Book and Media Reviews Section Editor: John L. Zeller, MD, PhD, Contributing Editor.
In the year 2000, 16 million visits were made to office-based physicians in the United States for otitis media. In fact, otitis media is the most common reason for visits to pediatricians by ill children and is the most common infection for which antibacterial agents are prescribed for children in the United States. Although an apparent increase in this diagnosis occurred during the final quarter of the 20th century, otitis media is not a new disease. For example, among the other historical gems scattered throughout this text, readers discover that tympanic membrane perforations were found in 2600-year-old Egyptian mummies, that 27% of all pediatric admissions to Bellevue Hospital in 1932 were for the treatment of purulent otitis media, and that acute mastoiditis was the most common infection for which infants and children were hospitalized in this country during the preantibiotic era. Times have changed; hospitalization for otitis and its complications has become rare. The predominant pathogens have metamorphosed, from the group A streptococcus and Staphylococcus aureus prevalent before the introduction of antibiotics, to the currently prevalent pneumococcus and Haemophilus influenzae. Clinicians are undoubtedly again witnessing a shift in the prevailing etiologic agents and perhaps a decrease in the incidence of the disease because of newer vaccines (eg, pneumococcal conjugate vaccine) and more circumspect diagnosis.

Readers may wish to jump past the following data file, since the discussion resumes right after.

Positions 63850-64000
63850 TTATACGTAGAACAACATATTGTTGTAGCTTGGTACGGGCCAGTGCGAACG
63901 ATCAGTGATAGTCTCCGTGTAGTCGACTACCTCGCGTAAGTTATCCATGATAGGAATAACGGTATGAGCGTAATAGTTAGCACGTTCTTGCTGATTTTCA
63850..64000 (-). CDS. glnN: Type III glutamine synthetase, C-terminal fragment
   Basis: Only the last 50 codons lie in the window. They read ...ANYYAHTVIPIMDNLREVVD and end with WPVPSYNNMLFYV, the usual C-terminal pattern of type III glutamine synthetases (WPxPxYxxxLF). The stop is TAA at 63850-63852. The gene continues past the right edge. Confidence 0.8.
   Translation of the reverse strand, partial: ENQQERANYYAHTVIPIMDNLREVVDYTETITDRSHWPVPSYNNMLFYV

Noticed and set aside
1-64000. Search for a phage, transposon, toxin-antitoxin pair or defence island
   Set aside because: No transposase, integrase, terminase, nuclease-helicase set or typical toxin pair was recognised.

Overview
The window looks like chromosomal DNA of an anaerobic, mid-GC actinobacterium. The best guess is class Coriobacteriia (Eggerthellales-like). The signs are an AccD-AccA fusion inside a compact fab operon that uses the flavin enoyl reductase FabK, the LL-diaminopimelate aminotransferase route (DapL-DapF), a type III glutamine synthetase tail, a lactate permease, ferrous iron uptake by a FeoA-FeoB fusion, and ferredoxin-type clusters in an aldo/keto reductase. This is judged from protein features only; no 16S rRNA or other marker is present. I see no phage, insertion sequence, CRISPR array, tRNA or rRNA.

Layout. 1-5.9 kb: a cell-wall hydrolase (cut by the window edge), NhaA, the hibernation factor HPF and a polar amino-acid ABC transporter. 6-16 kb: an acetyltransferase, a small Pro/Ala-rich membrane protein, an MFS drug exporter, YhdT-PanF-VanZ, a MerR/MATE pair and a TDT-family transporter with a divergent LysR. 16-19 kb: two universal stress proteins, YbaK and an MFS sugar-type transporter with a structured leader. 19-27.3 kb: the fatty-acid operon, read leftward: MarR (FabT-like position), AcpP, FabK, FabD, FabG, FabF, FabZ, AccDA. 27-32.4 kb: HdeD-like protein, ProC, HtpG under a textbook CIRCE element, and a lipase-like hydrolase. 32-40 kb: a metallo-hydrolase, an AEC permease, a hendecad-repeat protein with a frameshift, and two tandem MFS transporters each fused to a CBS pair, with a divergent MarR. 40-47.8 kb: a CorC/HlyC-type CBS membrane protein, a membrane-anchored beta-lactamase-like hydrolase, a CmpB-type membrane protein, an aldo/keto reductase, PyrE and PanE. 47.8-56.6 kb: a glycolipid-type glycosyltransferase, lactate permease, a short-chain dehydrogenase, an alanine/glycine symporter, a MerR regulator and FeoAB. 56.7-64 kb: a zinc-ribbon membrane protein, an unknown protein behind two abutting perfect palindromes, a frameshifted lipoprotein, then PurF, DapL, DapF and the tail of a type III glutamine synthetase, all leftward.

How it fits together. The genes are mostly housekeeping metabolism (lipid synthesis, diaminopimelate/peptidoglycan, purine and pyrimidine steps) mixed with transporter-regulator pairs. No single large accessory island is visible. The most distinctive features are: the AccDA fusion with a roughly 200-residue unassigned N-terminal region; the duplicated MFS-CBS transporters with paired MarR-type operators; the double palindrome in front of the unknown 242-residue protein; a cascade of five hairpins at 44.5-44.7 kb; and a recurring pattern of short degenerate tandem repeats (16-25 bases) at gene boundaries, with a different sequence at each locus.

Barton LL. Otitis Media in Infants and Children. JAMA. 2007;298(19):2313-2318. doi:10.1001/jama.298.19.2316